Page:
Capturing the people and stories behind the doors of Wetherby during the lockdown
- Credit: Archant
Photographer Hannah Brooke has been chronicling the life and times of people in her neighbourhood over the past few months with doorstep portraits
Having just resigned from her day job in January to focus on her fledgling photography business full-time, mum-of-two, Hannah Brooke was approaching 2020 with great excitement.
With a diary full of weddings and family celebrations throughout the summer, she thought she had a smooth run into the world of self-employment ahead from her home base in Wetherby.
As lockdown crashed down, her whole year of bookings began to cancel, one by one: ‘I was really worried about it – from a financial perspective of course – but I was also really scared about the virus and whether it would affect any of my loved ones,’ she says.
When their youngest son developed a cough, Hannah and her husband went into lockdown early with their two children aged four and six: ‘At that point I was full of dread and panic health wise, and then for how would I entertain the kids for two whole weeks? Thankfully all was OK but little did I know it would become 12 and counting!’
Missing her photography – and people – greatly, and recognising how difficult this was for others, Hannah tentatively suggested to a couple of school mums if they fancied having a socially distanced doorstep photograph taken when she was next out walking the dog. ‘I did these for the sheer pleasure of it at first,’ she says ‘but when I posted those first pictures on my social media accounts I was flooded with requests from people in the local area, in the surrounding villages and in the next town along,’ she adds.
‘I realised this was an opportunity for me to continue doing what I loved, turn my business around, make other people happy through my work, and to document this extraordinary time, creating a little piece of history.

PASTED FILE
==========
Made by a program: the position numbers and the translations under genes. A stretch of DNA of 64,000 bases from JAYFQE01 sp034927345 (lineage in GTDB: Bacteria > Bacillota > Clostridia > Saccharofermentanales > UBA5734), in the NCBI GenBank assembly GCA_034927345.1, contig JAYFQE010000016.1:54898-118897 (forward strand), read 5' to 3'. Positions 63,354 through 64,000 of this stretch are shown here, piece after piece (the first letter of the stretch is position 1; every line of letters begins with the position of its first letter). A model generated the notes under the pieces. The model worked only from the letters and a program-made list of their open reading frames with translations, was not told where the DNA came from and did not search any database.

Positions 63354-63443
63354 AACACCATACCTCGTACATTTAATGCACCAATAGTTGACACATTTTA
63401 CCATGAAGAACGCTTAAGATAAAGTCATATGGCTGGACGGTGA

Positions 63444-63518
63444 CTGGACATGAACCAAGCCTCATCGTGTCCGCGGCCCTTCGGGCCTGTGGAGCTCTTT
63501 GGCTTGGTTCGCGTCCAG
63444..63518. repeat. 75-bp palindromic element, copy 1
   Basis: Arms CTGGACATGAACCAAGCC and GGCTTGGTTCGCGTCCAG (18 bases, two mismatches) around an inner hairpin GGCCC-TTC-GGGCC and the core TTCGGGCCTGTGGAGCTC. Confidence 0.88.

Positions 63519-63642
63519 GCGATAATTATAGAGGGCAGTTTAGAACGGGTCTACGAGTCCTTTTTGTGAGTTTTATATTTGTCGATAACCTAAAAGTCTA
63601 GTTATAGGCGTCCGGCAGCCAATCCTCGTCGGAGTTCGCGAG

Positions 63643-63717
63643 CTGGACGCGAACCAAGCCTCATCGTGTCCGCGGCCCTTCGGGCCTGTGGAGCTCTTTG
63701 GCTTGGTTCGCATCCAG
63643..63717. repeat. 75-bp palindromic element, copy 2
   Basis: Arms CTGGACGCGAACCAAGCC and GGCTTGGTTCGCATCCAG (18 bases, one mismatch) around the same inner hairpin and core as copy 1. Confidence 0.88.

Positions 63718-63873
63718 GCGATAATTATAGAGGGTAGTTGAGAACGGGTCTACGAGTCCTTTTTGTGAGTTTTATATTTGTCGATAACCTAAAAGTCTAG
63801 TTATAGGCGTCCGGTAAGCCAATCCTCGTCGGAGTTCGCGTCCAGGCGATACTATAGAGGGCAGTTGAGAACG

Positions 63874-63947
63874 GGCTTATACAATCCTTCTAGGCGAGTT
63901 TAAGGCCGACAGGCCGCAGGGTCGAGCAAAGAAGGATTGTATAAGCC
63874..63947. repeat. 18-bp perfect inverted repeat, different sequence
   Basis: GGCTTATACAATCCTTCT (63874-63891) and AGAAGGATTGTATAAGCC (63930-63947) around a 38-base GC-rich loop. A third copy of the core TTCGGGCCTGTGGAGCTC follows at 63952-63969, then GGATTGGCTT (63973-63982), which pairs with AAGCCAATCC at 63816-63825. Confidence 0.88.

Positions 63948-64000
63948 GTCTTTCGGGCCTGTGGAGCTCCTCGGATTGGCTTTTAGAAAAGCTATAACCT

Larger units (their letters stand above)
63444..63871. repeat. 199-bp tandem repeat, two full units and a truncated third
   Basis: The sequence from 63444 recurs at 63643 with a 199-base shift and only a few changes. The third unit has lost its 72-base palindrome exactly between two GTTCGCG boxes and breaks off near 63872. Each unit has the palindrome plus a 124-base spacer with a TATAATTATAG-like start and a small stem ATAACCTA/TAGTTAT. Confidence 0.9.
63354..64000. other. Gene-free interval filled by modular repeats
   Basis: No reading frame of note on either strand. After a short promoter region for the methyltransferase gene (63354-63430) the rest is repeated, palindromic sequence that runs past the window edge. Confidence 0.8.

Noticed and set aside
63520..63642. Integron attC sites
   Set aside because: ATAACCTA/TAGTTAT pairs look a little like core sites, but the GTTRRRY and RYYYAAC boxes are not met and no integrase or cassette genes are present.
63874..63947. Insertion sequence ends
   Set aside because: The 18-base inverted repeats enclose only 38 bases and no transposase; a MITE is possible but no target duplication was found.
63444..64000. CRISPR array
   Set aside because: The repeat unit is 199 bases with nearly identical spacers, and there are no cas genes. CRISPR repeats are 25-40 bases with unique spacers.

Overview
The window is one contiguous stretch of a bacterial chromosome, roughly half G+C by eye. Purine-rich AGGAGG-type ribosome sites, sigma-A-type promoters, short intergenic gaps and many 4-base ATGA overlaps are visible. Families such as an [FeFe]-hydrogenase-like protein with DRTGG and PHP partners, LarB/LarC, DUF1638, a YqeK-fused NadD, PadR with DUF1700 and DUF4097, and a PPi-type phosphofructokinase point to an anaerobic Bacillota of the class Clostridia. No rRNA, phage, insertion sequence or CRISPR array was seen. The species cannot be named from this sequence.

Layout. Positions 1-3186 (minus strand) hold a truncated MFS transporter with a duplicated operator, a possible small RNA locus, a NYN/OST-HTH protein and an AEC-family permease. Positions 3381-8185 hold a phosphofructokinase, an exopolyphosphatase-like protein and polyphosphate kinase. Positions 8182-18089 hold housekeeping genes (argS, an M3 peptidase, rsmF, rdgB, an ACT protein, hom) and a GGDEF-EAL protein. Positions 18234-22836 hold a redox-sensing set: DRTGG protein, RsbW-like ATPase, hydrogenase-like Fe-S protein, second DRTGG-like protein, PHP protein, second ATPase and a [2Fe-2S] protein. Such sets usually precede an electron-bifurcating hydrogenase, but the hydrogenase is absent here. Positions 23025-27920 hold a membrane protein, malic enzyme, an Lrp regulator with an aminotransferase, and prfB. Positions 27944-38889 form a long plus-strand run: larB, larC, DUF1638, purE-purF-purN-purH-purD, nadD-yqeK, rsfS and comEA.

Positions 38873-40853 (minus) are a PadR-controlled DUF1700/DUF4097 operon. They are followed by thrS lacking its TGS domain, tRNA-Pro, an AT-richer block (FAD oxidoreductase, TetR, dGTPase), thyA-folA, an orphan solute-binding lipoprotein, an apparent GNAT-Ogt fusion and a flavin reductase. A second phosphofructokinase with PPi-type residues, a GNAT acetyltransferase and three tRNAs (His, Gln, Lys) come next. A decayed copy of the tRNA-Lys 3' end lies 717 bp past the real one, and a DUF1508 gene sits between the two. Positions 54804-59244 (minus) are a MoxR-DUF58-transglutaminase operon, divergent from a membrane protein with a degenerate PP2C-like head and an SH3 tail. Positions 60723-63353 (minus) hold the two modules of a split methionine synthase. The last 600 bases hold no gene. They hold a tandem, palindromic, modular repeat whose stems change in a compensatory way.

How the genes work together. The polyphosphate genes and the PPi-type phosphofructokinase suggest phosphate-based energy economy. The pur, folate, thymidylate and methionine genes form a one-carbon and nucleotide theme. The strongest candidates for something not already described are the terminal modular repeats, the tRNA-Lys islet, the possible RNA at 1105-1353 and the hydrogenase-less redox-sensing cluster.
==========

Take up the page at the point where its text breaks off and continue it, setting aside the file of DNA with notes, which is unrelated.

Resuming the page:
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‘I feel immensely proud of these photos and memories I’ve created for people. I charged a nominal amount for these photoshoots as I didn’t want to blow anyone’s budget and I also wanted it to be accessible to all people,’ she says earnestly.
‘I’ve worked incredibly hard, and put in some long hours, because I wanted to document the memories for everyone who asked me. As a result, I’ve never felt more part of my local community – I’ve met some truly wonderful people along the way.
‘The experience has taught me a lot; never to take anything for granted, to look for the positives, that I’m more resilient and stronger than I imagined and that people are really happy to support their local small businesses. ‘It’s also taught me that my kids don’t need expensive days out and that I can cope through any future summer holidays with them!’
Gemma is an NHS nurse who normally works on a surgical ward in the hospital at Otley. She’s been redeployed to the Leeds General Infirmary working 50–60 hours a week.
Scott is a postman and has been working harder than ever to deliver everyone’s packages to them. They have children Oliver, nine and Millie, 13. Having been friends with Hannah for more than 30 years, Gemma was keen to get involved with the project.